Why are there more hydrogen, carbon, and oxygen atoms found in the human body than the Earth's crust ?

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ncchemist eNotes educator| Certified Educator

Carbon is probably the single most versatile element in the universe in terms of the variety of chemical bonds it can make.  This makes it the ideal element for being the basis of a highly complex system such as the chemistry of the human body.  Carbon can form such a wide array or complex chemicals that it is perfect to use to make biomolecules such as sugars, starches, lipids (fats), nucleic acids (DNA), and proteins.  The oxygen and hydrogen in the human body mostly originate from water and oxygen in the air because they are so abundant.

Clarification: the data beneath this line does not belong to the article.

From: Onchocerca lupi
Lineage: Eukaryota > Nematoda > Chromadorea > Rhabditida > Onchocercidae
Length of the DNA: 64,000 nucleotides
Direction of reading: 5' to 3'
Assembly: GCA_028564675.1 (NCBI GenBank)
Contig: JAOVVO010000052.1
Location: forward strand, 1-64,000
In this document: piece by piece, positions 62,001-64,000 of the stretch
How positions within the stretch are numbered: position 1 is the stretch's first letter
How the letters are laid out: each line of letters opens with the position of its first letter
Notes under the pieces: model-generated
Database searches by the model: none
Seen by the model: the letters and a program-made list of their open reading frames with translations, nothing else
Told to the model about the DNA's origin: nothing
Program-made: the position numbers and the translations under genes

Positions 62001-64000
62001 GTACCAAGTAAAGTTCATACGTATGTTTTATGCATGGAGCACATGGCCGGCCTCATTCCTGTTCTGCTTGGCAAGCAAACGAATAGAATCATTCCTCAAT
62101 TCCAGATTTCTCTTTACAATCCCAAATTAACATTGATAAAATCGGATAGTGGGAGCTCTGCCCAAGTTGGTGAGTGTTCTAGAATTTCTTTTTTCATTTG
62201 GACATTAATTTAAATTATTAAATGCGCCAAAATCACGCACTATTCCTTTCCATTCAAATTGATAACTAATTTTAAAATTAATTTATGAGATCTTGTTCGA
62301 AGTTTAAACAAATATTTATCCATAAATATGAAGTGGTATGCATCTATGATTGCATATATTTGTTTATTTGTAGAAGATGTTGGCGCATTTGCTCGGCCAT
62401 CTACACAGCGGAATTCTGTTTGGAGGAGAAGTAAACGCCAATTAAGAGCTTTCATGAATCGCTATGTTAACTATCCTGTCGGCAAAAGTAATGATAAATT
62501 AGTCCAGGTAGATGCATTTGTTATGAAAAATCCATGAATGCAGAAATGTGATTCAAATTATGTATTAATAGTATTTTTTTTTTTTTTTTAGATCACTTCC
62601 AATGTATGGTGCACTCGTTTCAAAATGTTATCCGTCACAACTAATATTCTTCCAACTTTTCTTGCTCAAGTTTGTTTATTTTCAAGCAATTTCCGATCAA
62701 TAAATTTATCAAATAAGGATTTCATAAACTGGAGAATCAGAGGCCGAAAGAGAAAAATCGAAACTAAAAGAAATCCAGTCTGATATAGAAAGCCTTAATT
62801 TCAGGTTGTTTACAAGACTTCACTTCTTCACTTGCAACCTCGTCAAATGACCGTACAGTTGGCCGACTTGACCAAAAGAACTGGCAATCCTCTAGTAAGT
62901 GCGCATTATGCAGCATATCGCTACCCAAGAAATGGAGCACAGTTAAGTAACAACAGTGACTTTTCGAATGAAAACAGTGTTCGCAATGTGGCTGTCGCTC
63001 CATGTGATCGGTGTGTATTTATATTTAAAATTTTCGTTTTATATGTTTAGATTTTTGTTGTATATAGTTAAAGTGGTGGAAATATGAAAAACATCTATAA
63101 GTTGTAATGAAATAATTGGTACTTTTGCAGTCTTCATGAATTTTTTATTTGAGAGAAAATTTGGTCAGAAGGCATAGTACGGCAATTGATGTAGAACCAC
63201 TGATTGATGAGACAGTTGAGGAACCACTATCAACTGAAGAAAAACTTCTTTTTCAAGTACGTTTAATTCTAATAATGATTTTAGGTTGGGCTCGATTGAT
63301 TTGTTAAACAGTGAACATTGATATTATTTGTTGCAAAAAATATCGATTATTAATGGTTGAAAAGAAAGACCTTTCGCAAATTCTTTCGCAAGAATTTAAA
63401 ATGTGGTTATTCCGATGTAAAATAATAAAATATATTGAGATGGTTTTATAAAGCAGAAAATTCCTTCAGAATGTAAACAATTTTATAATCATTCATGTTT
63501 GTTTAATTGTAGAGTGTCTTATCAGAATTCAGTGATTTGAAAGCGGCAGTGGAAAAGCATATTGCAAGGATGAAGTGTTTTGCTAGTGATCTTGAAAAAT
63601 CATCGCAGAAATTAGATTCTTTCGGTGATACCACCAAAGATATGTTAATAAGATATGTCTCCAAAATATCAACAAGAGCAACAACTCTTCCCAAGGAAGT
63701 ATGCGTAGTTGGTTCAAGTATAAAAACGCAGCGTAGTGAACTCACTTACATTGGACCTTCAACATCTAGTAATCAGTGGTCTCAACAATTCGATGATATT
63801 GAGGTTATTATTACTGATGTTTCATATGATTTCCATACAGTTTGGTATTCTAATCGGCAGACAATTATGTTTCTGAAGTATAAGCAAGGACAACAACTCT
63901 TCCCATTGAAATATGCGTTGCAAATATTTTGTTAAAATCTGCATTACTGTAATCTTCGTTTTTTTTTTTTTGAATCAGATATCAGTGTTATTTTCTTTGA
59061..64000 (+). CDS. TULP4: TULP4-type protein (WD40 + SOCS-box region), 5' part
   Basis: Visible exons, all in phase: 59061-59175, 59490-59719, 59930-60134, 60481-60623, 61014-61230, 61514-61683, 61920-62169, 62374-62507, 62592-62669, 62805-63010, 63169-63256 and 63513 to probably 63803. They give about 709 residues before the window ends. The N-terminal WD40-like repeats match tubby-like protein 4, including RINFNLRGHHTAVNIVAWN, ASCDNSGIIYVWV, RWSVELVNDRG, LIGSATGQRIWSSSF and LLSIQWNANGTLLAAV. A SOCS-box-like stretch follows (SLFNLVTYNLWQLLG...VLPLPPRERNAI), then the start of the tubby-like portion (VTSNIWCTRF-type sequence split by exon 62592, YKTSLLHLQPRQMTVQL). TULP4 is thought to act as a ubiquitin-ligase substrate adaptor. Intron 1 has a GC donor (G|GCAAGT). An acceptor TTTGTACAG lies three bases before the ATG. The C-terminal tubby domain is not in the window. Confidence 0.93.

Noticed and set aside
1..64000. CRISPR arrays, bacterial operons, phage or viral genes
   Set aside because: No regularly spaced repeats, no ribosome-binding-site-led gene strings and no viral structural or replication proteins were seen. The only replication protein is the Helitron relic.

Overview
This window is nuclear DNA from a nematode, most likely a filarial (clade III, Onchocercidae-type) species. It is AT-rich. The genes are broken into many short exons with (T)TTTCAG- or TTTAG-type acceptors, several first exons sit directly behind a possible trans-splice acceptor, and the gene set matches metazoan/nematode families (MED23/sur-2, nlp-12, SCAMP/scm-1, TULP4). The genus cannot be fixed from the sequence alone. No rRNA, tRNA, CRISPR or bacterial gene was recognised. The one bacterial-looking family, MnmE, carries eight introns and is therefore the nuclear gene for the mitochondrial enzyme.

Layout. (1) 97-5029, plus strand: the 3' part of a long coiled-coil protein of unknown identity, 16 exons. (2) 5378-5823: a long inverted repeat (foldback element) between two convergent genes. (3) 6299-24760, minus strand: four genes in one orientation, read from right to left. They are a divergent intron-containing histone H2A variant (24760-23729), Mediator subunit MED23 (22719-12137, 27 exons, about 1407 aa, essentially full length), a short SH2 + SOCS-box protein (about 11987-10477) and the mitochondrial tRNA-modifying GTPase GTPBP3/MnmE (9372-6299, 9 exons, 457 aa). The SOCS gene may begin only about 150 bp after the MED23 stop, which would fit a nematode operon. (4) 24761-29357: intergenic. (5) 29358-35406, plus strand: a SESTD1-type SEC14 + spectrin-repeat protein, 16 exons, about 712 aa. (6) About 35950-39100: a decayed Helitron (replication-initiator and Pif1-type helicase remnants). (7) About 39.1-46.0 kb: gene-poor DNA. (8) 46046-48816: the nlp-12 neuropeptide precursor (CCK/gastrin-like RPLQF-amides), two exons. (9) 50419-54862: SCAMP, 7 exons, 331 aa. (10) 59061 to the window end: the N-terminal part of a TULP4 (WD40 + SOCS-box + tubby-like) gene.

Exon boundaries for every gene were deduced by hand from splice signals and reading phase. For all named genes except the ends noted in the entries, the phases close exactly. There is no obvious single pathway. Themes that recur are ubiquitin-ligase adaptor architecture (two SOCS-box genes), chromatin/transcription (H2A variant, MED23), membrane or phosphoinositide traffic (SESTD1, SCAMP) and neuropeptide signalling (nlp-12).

The Earth's crust contains large amounts of silicon, oxygen, and various metals.  Carbon atoms present in the crust over time get broken down and oxidized by air to become gasses, particularly CO2 and hydrocarbons (methane, natural gas).  That is why there is more carbon in the body than in the crust.  Carbon tends to accumulate in biological molecules in the body while carbon in the Earth's crust tends to break down and be released to the atmosphere.

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